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Book Recommendation | International Day for the Elimination of Violence against Women

Today, November 25, is known as the International Day of No Violence against Women, in which we all make a stand for all the women that have ever been exposed to any kind of abusive relationship or situation.

I think we can all agree that violence of any sort — towards anyone — is horrible and inhumane. Everyone deserves to be respected and treated fairly. But, unfortunately, we live in a world in which such treatment, instead of being a right, is a privilege. Gender violence is only one of the many ways in which this issue manifests.

Global estimates published by WHO indicate that about 1 in 3 (35%) of women worldwide have experienced either physical and/or sexual intimate partner violence or non-partner sexual violence in their lifetime. Most of this violence is intimate partner violence. Worldwide, almost one third (30%) of women who have been in a relationship report that they have experienced some form of physical and/or sexual violence by their intimate partner in their lifetime.

While gender-based violence can happen to anyone, anywhere, some women and girls are particularly vulnerable – for instance, young girls and older women, women who identify as lesbian, bisexual, transgender or intersex, migrants and refugees, indigenous women and ethnic minorities, or women and girls living with HIV and disabilities, and those living through humanitarian crises.

In order to spread the word further for this important cause, I wanted to share with all of you the story behind this day. Personally, it is a story that touches home because it’s part of my country’s history and culture. Hopefully, you all will learn something new with this and be inspired to try to make a difference.

In 1930, Rafael Leonidas Trujillo became the president of the Dominican Republic. However, no one imagined that, eventually, his government would become a dictatorship that would last over 30 years.

Overall, Trujillo achieved many positive things for the country, including large infrastructural projects, the payment of all foreign debts, a surplus in resources, increase in foreign relationships and trade, among many other things. Unfortunately, all of these benefits came with a price. Because Trujillo was so obsessed with maintaining power, he would quiet everyone and anyone that dared to speak against him. Terror plagued the country for all his regime. Any given day, family and friends would disappear to be tortured, coerced, and, ultimately, killed. With time, small insurgent groups formed, quietly working to become strong enough to defeat the tyrant. Among these, one of the most renown was El Movimiento 14 de Junio, of which the Mirabal sisters were a part of and were known by everyone as Las Mariposas (The Butterflies).

Patria, Minerva, Maria Teresa, and Dedé Mirabal were daughters of a business man. Even though they always lived comfortably, Trujillo’s dictatorship had a strong effect on their family’s income. Despite this, they were all able to have a proper education, which allowed them to recognize the harm that was being done to their country and people. They spoke and fought against the regime, determined to make a change, which they achieved. Quickly, the Mirabal sisters became a beacon of hope and everyone in the country looked up to them. Unfortunately, because of their influence on the people and their blatant disagreement with the tyrant’s rules, he decided to take the matter into his own hands.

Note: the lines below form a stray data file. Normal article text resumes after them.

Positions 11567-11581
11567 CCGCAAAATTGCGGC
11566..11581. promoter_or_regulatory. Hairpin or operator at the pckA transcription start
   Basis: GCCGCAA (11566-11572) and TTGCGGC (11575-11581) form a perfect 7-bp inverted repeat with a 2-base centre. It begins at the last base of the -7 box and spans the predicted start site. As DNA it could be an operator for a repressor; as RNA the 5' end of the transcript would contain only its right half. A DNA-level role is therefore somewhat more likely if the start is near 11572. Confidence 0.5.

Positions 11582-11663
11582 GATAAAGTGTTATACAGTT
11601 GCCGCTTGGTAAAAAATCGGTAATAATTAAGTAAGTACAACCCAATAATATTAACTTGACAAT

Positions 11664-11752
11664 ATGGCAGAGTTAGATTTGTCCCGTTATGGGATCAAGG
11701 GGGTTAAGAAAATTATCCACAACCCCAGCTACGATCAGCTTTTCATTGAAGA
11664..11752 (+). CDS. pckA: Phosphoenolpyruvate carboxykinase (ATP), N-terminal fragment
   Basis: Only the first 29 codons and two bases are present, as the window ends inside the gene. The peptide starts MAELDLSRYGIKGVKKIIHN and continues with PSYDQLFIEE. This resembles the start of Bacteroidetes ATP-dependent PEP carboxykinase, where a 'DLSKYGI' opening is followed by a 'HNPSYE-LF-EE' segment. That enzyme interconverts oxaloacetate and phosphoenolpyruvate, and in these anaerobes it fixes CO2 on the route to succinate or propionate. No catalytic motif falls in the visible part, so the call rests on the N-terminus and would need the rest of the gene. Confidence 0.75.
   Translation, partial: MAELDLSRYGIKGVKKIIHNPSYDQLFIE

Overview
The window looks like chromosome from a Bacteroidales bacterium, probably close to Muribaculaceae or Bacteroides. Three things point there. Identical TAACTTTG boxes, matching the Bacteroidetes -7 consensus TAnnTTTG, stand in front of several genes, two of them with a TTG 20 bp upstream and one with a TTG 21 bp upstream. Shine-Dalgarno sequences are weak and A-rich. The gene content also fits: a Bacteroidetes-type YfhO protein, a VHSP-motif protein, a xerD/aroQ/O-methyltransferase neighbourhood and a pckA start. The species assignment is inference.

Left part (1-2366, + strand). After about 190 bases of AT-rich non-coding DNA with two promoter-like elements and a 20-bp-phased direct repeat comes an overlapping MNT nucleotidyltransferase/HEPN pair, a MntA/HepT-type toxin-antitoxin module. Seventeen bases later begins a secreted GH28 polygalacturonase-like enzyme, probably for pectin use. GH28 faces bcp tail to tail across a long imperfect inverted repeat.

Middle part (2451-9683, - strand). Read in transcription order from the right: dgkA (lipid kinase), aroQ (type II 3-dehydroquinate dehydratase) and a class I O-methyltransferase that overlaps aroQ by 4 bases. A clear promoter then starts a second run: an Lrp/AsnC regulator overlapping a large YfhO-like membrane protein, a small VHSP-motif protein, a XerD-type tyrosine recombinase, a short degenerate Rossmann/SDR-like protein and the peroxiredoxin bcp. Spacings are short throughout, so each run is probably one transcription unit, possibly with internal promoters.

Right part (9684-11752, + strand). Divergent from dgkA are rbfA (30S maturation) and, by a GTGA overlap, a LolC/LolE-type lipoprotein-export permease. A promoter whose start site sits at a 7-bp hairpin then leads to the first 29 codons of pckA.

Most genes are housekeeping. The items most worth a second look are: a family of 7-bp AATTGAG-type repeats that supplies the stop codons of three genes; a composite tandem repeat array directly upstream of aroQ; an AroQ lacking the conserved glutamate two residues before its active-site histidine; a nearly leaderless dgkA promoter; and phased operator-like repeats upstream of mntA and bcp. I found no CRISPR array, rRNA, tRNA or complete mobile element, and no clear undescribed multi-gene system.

On November 25, 1960, when Patria, Minerva and Maria Teresa were on their way to visit their husbands (who had been imprisoned for treason), their car was stopped at the brink of a cliff. Later that day, they were found dead at the bottom, their bodies beaten, and their car torn to pieces. Because Dedé hadn’t been with them, she was the only one that survived.

Monument for the Mirabal sisters, located where they died.

The people of the Dominican Republic were outraged with what had happened to them. Even though Trujillo claimed that he had nothing to do with their deaths and that it had been an accident, everyone knew he was responsible. A few months later, on May 30, 1961, he was murdered in his car as retaliation for what he had done, officially ending his regime.

Despite this, the country never forgot everything the Butterflies risked for them, and their bravery was admired worldwide. Because of this, on 1981, the United Nations established November 25 as the International Day for the Elimination of Violence against Women in their honor. This year is the 60th anniversary of this tragedy.

If you are interested in knowing more about them and their story I recommend these books:

  • Vivas en Su Jardín (Alive in their Garden) by Dedé Mirabal. It is a nonfiction in which Dedé explains their involvement in those insurgent organizations and how her family and the country coped after the death of her sisters.
  • En el Tiempo de las Mariposas (In the Time of the Butterflies) by Julia Álvarez. This is a work of fiction that is heavily inspired on the Mirabal sisters and everything they stand for.

If there is anything you can do, or anyone you can help that is involved in any type of abusive relationship, there are many ways in which to take action.

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